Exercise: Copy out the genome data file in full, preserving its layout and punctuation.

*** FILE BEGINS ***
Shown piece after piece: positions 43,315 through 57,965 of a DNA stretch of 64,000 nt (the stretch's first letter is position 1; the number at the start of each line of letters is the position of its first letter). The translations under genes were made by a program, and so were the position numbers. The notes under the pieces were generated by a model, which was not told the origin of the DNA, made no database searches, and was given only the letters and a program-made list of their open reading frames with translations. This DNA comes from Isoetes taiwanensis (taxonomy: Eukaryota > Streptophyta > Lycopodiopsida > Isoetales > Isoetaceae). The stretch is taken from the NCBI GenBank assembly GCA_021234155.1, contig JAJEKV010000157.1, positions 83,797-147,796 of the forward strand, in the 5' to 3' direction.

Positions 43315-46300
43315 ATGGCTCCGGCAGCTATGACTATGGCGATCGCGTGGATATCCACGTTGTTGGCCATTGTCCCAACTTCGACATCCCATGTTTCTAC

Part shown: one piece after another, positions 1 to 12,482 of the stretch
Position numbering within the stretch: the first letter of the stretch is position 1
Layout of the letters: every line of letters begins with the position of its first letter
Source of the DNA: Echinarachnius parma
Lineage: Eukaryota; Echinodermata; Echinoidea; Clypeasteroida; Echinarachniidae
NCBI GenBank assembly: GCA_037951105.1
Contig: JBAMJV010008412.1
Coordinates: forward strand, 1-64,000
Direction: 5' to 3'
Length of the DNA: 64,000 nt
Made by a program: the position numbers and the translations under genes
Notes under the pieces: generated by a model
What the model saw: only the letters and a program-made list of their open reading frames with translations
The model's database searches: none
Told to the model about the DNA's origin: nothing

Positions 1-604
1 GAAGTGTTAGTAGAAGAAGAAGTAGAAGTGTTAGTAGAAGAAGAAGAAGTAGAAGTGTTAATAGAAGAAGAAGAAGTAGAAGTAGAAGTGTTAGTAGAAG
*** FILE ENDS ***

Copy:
Shown piece after piece: positions 43,315 through 57,965 of a DNA stretch of 64,000 nt (the stretch's first letter is position 1; the number at the start of each line of letters is the position of its first letter). The translations under genes were made by a program, and so were the position numbers. The notes under the pieces were generated by a model, which was not told the origin of the DNA, made no database searches, and was given only the letters and a program-made list of their open reading frames with translations. This DNA comes from Isoetes taiwanensis (taxonomy: Eukaryota > Streptophyta > Lycopodiopsida > Isoetales > Isoetaceae). The stretch is taken from the NCBI GenBank assembly GCA_021234155.1, contig JAJEKV010000157.1, positions 83,797-147,796 of the forward strand, in the 5' to 3' direction.

Positions 43315-46300
43315 ATGGCTCCGGCAGCTATGACTATGGCGATCGCGTGGATATCCACGTTGTTGGCCATTGTCCCAACTTCGACATCCCATGTTTCTAC

Part shown: one piece after another, positions 1 to 12,482 of the stretch
Position numbering within the stretch: the first letter of the stretch is position 1
Layout of the letters: every line of letters begins with the position of its first letter
Source of the DNA: Echinarachnius parma
Lineage: Eukaryota; Echinodermata; Echinoidea; Clypeasteroida; Echinarachniidae
NCBI GenBank assembly: GCA_037951105.1
Contig: JBAMJV010008412.1
Coordinates: forward strand, 1-64,000
Direction: 5' to 3'
Length of the DNA: 64,000 nt
Made by a program: the position numbers and the translations under genes
Notes under the pieces: generated by a model
What the model saw: only the letters and a program-made list of their open reading frames with translations
The model's database searches: none
Told to the model about the DNA's origin: nothing

Positions 1-604
1 GAAGTGTTAGTAGAAGAAGAAGTAGAAGTGTTAGTAGAAGAAGAAGAAGTAGAAGTGTTAATAGAAGAAGAAGAAGTAGAAGTAGAAGTGTTAGTAGAAG